The number of bachelor’s degrees in the humanities conferred in 2015 — 212,512 — was down 5 percent from the year before and nearly 10 percent from 2012, the high point for such degrees.
Those figures are from an analysis being published today by the American Academy of Arts & Sciences as part of the organization’s Humanities Indicators project.
The trend is likely to alarm humanities professors and many others in academe. Many humanities departments have found themselves struggling to maintain tenure-track faculty lines and, in some cases, to continue departments. Humanities professors are quick to note that their departments play crucial roles in general education for students from a range of majors. But many colleges and universities have been allocating positions and deciding on departmental fates in large part based on numbers of majors.
The humanities also saw a decline in the share of all bachelor’s degrees awarded, falling below 12 percent for the first time since data were available that compared degrees awarded by disciplines. The data come from the Education Department’s Integrated Postsecondary Education Data System.
Compared to 10 years ago, only engineering, health and medical sciences, and the natural sciences have seen increases in the share of bachelor’s degrees awarded.
Humanities saw a decline in the proportion of degrees awarded of 20 percent, while business and management saw a decline of 13 percent and education saw the largest drop at 27 percent.
The humanities’ share of all bachelor’s degrees was the same at public and private institutions, according to another analysis released by the academy. This represents a shift over the last three decades. It used to be the case that a larger share of bachelor’s degrees were awarded by private institutions — a group that includes many liberal arts colleges — than by public institutions.
Robert B. Townsend, director of the Washington office of the American Academy of Arts & Sciences, said that he began “hearing concerns from faculty eight or nine years ago about declining enrollments” and that he sees the new data as confirming these fears.
He said less is known on what is “shaping students’ decisions.” He said that he understood the “widespread speculation about a cultural environment that pushes students toward majors with obvious professional outcomes,” but he noted that some vocational fields, such as business and education, are also seeing declines.
Among majors within the humanities, the largest declines were among English and history — disciplines that are traditionally the most popular in the humanities. They saw a combined drop of 10 percent in 2015 and a 16 percent drop from 2012 to 2015.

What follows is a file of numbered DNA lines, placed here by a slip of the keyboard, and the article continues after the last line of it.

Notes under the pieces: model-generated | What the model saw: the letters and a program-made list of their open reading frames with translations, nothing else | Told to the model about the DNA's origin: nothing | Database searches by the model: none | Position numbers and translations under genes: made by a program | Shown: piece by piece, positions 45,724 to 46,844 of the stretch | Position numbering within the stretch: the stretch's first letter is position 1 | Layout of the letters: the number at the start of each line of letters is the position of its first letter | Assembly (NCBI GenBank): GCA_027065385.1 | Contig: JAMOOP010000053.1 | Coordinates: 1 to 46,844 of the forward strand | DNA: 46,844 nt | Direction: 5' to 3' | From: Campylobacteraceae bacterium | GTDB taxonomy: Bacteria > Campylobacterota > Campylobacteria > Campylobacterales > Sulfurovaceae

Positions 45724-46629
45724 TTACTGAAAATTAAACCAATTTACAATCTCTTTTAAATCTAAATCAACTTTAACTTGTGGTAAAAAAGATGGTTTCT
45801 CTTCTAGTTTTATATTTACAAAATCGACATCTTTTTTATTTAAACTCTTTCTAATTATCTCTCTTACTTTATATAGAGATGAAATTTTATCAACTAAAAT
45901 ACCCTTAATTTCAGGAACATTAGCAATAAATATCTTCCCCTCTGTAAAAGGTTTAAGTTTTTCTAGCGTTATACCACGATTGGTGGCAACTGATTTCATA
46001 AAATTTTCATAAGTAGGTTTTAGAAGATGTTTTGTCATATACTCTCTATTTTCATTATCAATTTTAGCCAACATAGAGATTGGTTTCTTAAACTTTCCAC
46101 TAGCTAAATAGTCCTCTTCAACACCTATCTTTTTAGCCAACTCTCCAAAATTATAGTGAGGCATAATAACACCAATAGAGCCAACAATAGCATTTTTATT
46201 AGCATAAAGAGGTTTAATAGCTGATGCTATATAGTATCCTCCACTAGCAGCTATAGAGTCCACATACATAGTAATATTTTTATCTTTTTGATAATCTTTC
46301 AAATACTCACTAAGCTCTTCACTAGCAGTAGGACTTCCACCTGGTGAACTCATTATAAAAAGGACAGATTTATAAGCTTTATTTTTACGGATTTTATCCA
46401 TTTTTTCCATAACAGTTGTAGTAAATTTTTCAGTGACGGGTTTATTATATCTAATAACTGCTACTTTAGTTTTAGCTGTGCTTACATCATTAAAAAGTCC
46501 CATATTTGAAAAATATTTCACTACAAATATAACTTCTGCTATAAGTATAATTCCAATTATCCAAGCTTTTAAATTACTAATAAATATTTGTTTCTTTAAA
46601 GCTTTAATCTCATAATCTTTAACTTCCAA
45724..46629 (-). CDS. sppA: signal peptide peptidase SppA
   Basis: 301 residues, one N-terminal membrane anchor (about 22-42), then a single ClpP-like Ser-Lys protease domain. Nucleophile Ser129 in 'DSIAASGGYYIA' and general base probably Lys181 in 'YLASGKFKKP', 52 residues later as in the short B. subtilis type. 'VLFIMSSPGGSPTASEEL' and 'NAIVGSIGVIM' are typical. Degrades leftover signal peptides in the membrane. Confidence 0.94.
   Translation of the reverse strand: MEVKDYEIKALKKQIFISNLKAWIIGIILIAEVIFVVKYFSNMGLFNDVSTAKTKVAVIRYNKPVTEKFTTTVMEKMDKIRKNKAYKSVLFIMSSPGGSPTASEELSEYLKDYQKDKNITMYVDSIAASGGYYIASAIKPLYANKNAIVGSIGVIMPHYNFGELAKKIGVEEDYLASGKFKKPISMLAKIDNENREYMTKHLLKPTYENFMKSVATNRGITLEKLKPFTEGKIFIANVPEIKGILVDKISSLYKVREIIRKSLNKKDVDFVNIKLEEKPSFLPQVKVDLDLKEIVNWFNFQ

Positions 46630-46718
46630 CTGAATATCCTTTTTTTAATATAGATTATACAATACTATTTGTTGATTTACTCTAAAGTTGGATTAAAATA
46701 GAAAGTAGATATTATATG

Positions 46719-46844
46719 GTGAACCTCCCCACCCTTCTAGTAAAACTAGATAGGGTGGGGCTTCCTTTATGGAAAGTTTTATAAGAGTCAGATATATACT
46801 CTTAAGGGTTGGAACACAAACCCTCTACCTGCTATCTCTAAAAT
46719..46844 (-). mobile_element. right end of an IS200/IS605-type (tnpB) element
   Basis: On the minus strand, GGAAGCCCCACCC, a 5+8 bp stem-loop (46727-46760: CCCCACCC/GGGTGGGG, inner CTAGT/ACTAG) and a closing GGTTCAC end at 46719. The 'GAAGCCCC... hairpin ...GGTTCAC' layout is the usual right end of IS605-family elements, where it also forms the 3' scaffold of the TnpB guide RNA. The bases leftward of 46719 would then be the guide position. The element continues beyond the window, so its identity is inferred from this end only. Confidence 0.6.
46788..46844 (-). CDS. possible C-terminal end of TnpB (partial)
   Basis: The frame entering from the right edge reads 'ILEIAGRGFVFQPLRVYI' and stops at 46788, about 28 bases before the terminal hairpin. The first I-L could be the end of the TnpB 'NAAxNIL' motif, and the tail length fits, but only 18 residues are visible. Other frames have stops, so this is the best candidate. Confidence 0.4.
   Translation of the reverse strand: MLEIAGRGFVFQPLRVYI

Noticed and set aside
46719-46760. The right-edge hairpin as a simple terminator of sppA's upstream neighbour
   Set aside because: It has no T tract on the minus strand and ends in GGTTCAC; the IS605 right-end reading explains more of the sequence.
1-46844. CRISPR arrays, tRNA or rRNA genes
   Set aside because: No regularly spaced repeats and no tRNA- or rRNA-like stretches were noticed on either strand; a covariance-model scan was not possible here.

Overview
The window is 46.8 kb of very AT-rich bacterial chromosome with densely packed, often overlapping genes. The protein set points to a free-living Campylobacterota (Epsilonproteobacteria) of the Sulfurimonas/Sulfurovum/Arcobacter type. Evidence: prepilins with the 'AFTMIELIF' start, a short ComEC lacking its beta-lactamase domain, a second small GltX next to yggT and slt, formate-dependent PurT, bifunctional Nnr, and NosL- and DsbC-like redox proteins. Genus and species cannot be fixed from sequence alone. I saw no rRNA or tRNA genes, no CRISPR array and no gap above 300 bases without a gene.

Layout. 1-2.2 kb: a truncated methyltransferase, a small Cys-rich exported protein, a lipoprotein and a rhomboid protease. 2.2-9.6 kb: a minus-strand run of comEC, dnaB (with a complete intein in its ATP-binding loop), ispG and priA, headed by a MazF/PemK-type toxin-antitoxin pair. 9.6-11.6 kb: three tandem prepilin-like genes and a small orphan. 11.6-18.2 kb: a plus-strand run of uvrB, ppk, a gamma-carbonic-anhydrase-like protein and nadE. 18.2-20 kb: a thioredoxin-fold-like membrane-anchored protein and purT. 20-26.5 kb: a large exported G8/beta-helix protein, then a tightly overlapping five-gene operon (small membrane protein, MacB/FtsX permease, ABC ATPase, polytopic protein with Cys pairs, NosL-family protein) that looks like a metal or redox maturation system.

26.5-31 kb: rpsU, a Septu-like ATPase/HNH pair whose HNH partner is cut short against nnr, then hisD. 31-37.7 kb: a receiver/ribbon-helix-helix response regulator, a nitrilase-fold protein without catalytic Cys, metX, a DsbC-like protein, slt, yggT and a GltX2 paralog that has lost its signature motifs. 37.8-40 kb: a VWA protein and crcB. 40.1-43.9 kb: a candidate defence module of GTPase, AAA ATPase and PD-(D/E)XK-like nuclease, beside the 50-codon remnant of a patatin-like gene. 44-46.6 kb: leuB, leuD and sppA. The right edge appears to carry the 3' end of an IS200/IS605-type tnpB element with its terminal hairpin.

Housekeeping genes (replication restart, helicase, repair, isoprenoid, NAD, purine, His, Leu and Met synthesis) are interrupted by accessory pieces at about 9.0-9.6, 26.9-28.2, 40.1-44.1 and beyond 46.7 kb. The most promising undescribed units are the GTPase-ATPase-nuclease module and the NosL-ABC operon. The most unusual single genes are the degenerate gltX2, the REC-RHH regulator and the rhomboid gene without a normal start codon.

As the data above show, communication (a field some classify as a social science and not in the humanities, as the academy does) now has more majors than English or history.
Trevor Parry-Giles, director of academic and professional affairs at the National Communication Association, said that many in the discipline have long thought of it as “a hybrid” of the humanities and the social sciences, and that this may be a plus in attracting students.
“We live in a communication age,” he said. “Our faculty and our scholars do a nice job of demonstrating the relevance of the major for prospective students.”
Parry-Giles also reported that departments are reporting a shift in how people become communication majors. It used to be the case that many majors say communication as “an exit ramp for those who didn’t want to finish a business major,” but now more are starting off with a plan to major in communication.
Increasing Interest at Community Colleges
Most of the data released today will likely depress humanities professors. But those at community colleges may have reason to celebrate an analysis released on their institutions.
Much of the data about associate degrees at community colleges does not break out majors with the same granularity as can be found for bachelor’s degrees. So the data that follow use a combination of degrees, including the popular liberal arts and liberal studies degrees, to track trends in the humanities at community colleges. Almost all of those programs involve substantial instruction in humanities disciplines.
Using that definition of humanities, the study found that 2015 saw a continuation of a trend in which associate degrees conferred in the humanities have increased in number every year since 1987, by an average of 4.3 percent per year.
As a result of that growth, the share of associate degrees awarded in the humanities grew from 25.7 percent to 41.8 percent from 1987 to 2015. Over the same period, the share of associate degrees awarded in vocational and professional fields fell from 55.9 percent to 33.2 percent. (One caveat about these data is that many community college students transfer to four-year institutions without having earned an associate degree.) These trends in associate degrees may be seen in the following graph.